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March 6th, 2007, 16:19
Allegories have also been used in the old sci fi movies from the 1950's where it was as clear as day who the (real) aliens were. (hint: it starts with the letter C ).

If you read some (or all) of Ursula K. Le Guin's books, you will see that in their hearts they are allegories, too. In one book she explores the possibilities of a man who has the oppurtunity to dream up the perfect society —- and when he does so, it turns out quite differently from what he believed it would do. In other books, she is exploring planets where there have not been wars in a really, really long time, and in yet books, she is exploring the dream society of the feminist movement in
the 1970's.

These books are not set in today's world, they are set in strange fictional worlds, much like the Harry Potter books, and yet different from them, since the HP books
has porthole to our world. Yet, is clear that both racism and slavery are dealt with in the HP books. And not in a very favourable way, I might add.

Star Wars, too me, is also very political: The heroes fight for the Republic, and the
villains fight for the Empire. And in one spectacular scene, young Anakin is saying:
"If you're not with me, then you're a my enemy". Doesn't that sound strikingly similar to something we've heard before ??

Baldur's Gate 1 dealt with who was responsible for the bad iron ore throughout the
Sword Cost, and you, as the player, along with protagonist+ team in the game, end up undwinding a very deep (buried) political plot of treasury, corruption and power abuse in the course (or route) of the story's narrative. (An allegory of big
corporations' abuse or peddling bad products to its customers in modern day life ?? )

If we go back to former times, the man who wrote about Gulliver's Travel did so to disguise his critique of the English monarchy and the nobility at that time. The same goes for the man who write Alice in Wonderful. The Queen in Alice in Wonderland is a sort satirical portrait of a certain queen — cough —- Victoria —- cough in England.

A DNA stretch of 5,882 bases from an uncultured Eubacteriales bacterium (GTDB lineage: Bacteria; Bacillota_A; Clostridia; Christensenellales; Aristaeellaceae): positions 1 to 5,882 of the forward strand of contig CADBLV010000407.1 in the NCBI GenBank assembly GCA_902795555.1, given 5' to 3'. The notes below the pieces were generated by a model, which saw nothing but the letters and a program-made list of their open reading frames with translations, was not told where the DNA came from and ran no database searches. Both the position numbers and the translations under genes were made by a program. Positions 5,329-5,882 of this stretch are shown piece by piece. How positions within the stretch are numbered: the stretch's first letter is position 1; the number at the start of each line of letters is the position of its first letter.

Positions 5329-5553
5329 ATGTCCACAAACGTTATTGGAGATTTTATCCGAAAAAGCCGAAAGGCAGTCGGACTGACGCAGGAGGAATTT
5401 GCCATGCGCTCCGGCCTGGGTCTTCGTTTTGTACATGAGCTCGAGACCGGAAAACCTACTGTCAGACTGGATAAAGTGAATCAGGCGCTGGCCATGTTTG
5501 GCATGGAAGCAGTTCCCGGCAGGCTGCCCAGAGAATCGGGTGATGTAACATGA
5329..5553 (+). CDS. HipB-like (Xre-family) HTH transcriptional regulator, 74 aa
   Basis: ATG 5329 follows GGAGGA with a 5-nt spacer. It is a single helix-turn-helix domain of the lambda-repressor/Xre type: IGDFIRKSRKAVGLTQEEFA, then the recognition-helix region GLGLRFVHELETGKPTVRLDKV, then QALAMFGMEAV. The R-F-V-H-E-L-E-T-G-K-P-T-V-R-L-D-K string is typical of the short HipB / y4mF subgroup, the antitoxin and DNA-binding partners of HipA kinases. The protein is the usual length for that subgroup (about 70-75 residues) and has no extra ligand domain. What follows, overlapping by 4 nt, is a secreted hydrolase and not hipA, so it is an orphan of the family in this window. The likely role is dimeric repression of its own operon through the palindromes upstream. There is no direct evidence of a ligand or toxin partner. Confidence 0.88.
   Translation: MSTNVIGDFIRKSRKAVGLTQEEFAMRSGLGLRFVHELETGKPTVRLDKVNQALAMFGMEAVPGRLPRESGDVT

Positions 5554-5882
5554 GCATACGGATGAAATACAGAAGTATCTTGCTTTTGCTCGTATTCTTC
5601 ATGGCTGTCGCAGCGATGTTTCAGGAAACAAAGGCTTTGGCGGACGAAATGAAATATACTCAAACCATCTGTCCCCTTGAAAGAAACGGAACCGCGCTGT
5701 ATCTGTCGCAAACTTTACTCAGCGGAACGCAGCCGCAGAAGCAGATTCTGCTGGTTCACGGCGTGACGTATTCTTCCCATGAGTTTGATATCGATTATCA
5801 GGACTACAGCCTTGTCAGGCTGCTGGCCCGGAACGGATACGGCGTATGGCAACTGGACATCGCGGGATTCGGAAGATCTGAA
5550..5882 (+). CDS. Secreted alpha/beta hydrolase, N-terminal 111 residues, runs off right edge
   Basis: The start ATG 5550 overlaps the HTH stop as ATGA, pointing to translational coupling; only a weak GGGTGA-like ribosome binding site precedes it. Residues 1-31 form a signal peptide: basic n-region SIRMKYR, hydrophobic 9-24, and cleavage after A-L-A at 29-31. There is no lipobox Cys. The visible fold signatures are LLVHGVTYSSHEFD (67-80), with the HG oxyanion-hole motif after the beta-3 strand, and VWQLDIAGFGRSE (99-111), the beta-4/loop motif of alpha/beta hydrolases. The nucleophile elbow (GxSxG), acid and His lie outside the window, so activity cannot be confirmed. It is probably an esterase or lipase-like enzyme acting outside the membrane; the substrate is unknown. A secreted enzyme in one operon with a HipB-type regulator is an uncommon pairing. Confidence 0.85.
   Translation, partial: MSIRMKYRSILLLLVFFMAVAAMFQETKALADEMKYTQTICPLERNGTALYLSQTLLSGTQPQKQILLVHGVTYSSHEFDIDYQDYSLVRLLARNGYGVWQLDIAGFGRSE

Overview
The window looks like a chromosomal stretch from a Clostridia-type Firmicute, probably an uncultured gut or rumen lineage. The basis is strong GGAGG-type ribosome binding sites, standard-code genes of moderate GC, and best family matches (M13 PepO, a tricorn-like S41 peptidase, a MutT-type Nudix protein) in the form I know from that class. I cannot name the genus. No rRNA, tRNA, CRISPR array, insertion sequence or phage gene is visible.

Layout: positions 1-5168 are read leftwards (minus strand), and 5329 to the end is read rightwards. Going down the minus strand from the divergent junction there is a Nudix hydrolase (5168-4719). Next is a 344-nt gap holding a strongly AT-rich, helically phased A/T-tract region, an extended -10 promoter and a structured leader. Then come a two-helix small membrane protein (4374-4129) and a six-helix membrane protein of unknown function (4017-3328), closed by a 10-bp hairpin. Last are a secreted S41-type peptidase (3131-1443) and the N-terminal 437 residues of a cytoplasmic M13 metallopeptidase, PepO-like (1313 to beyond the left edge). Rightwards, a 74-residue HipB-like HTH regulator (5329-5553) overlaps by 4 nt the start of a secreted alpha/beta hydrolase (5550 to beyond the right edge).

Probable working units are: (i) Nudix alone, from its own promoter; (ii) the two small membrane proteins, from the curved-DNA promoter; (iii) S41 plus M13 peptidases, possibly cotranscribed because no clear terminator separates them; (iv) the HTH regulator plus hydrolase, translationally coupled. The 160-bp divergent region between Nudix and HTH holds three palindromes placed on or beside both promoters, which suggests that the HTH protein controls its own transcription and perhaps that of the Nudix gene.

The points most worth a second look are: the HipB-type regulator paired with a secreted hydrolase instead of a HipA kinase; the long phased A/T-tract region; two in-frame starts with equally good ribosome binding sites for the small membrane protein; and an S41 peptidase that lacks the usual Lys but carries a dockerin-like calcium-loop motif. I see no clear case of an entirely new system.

And yes, today most people would argue that slavery is bad thing, but travel back to the ancient world of Rome and Greek splendor and they would tell you that slavery is normal, and accepted throughout the ancient world.

And as for wars:
Well, if we look at WWII my take on that is that someone had to stop a certain
German dictator. Unfortunately, only a full scale war could stop him.

The point is that in games, you need to create a fictional world, in which the player as the character, in that game, has the freedom to do what he wants or needs to do to stay in character, doing what is or her chosen character do best. And when this means that a certain member of the DB in Morrowind or in Oblivion is for slavery, well then the player needs to play as that character, regardless of
what the player's own feelings towards slavery (or murder) might be.

An actor needs to do the same thing, portray a character, be it a murderer or a person supporting slavery, in such a way that the audience can rely (somehow)
to the reasons behind the person (in the play) supporting slavery or display reasons behind murdering someone. (not that I would personally recommend either slavery nor murder). This is the real reason behind great actors like
Jack Nickolson and Robert De Niro — they do not give the audience a shallow performance of a void vessel, but they are able to fill this vessel with a backgorund for the characters they play.

And a game's story, or narrative structure, should really be able to do this as well.
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